Catholic Husband

Love / Lead / Serve


One of the false hopes that our psychology causes us to believe is that if we only had more, we’d be satisfied. If we only had that one more thing, a little more each paycheck, one more cookie, that’s all that we need. Regrettably and predictably, we get to that one more thing, only to find that the goalposts have moved.

Financial stress is a spectrum, and while we feel it very acutely when trying to get out of debt, it never really goes away. We will experience major negative financial events in our lives, and regardless of how prepared we are, it will be a trying time.

When you’re broke, a major car repair is stressful. But when you have a full emergency fund, you experience that same negative feeling when you have a major medical condition that requires you to pay out your deductible in a short period of time. The stress transfers from a scarcity of money to a desire to protect your emergency fund.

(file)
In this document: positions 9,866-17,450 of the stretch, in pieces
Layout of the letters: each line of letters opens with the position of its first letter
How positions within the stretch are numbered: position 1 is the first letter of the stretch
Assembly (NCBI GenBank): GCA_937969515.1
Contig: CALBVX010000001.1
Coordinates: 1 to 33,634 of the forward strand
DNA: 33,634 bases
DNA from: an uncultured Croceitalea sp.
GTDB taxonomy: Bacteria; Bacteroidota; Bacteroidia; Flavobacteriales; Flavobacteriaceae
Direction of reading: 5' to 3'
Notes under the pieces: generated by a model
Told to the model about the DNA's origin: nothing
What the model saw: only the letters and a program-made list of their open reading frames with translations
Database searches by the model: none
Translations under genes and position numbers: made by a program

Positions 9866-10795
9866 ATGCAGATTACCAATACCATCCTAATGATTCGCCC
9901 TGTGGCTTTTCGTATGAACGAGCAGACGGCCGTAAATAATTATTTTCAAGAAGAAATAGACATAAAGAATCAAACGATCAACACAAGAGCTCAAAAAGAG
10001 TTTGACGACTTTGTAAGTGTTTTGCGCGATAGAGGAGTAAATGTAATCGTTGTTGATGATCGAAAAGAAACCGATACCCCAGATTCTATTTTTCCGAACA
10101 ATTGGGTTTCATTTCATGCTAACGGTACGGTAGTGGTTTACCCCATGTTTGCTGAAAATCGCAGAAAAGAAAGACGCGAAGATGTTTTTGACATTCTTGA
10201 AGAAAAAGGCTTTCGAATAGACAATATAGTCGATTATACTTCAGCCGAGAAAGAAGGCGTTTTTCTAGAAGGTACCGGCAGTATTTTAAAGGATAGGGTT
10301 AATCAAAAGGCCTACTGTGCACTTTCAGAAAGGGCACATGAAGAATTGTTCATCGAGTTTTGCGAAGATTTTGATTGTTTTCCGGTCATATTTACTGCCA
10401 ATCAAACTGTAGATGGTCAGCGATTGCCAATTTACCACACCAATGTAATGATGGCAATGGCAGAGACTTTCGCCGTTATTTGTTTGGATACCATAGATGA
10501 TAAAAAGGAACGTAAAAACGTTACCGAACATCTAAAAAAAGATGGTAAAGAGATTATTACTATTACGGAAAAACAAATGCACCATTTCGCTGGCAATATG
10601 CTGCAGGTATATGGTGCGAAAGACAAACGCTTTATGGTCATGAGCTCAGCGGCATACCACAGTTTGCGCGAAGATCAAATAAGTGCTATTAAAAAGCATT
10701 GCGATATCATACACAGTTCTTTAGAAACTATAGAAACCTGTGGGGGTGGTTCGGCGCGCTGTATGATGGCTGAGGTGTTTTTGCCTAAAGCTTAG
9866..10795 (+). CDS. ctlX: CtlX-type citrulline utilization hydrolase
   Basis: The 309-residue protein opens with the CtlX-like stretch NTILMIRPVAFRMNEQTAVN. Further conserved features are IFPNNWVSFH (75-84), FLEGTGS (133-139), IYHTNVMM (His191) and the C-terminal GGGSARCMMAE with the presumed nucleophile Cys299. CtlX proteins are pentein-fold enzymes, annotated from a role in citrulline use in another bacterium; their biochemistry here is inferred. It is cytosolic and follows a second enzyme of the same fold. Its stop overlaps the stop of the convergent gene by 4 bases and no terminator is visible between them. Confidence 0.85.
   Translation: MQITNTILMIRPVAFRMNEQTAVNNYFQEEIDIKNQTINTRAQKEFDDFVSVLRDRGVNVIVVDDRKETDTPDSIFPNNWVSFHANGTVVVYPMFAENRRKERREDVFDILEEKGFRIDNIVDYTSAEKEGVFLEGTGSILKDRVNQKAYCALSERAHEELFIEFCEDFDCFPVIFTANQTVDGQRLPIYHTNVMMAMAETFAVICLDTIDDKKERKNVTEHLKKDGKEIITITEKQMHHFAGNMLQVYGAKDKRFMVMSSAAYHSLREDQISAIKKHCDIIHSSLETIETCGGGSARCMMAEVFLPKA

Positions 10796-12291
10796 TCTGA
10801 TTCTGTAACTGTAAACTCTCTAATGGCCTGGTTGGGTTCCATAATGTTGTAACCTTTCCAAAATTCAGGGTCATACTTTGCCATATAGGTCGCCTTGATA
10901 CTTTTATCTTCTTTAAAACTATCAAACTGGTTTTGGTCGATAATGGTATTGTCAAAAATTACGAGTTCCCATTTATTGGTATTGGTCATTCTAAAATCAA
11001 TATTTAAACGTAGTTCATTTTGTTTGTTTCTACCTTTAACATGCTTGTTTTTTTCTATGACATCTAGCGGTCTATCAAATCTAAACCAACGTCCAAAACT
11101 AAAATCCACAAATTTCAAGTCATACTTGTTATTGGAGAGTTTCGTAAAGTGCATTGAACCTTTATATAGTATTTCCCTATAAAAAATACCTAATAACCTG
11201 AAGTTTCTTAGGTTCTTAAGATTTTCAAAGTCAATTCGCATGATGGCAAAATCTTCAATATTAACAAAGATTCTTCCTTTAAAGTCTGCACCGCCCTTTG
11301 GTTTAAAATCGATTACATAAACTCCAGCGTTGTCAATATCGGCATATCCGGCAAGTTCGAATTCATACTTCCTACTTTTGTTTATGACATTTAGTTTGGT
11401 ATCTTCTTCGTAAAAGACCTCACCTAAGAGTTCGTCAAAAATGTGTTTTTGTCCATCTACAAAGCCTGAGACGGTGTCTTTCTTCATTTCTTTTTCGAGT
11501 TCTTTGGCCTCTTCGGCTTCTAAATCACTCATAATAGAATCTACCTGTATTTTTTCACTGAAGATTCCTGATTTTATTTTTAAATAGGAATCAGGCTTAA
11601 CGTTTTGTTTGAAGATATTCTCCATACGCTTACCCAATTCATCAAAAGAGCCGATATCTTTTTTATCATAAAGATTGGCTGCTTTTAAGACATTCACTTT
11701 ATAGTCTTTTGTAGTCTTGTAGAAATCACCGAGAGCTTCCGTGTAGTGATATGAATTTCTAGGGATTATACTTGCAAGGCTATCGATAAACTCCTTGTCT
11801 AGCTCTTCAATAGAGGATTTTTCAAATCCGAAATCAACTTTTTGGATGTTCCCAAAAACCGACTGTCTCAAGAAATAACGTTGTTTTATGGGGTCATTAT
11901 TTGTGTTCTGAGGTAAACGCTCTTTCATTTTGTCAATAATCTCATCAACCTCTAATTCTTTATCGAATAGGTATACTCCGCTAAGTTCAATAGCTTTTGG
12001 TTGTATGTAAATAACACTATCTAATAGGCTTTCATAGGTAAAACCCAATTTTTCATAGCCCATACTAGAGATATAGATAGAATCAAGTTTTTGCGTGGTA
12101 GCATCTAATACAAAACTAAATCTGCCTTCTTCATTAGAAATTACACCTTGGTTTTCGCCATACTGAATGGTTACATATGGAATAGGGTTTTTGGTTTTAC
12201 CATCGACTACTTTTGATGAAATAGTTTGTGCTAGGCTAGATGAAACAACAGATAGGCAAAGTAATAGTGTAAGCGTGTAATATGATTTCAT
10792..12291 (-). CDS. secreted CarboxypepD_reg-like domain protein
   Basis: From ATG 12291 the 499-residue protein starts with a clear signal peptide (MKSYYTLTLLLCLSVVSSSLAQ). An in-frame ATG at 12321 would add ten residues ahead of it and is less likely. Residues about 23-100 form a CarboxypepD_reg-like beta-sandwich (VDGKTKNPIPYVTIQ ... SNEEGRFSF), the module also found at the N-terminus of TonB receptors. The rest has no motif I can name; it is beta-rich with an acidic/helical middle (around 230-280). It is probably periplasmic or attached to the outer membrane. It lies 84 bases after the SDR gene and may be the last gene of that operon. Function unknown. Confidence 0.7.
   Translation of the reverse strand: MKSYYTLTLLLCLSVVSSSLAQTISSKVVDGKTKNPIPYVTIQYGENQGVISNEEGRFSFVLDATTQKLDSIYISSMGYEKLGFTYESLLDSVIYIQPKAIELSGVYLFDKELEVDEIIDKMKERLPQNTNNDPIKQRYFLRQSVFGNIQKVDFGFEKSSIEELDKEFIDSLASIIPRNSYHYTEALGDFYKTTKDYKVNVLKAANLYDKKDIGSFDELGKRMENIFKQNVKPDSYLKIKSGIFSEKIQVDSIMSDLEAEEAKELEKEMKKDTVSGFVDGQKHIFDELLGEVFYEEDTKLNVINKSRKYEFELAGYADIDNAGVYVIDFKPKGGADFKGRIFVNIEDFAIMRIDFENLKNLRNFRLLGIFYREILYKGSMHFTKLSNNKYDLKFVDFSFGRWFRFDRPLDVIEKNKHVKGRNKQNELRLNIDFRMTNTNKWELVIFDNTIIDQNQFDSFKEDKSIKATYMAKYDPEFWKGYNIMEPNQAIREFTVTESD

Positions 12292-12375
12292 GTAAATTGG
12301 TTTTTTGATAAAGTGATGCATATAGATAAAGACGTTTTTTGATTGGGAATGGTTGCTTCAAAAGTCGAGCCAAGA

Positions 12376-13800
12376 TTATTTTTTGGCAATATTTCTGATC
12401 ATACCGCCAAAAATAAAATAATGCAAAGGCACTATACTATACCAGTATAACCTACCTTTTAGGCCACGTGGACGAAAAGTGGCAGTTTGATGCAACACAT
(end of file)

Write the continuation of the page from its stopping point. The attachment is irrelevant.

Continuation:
The budget is the plan to keep you on track towards your financial goals and prevent overconsumption. In times of stress, you may have to pause funding some of those major goals. This strategic pause then raises a new issue: do you forgive yourself for the months you “missed,” or do you run an internal debt IOU system to get back on track?

The answer to this question is not straightforward, but it’s okay to forgive yourself. We are not robots and none of us are on a perfect hockey stick growth trajectory. Long-term goals require long-term commitment, but missing a month or two or six on saving towards a 30-year goal is not going to make you miss the goal. It’s a small time window on a large horizon.

Don’t move the goalposts on yourself; get through the hard time and get back on track as soon as possible. Think about the future without dwelling on the past.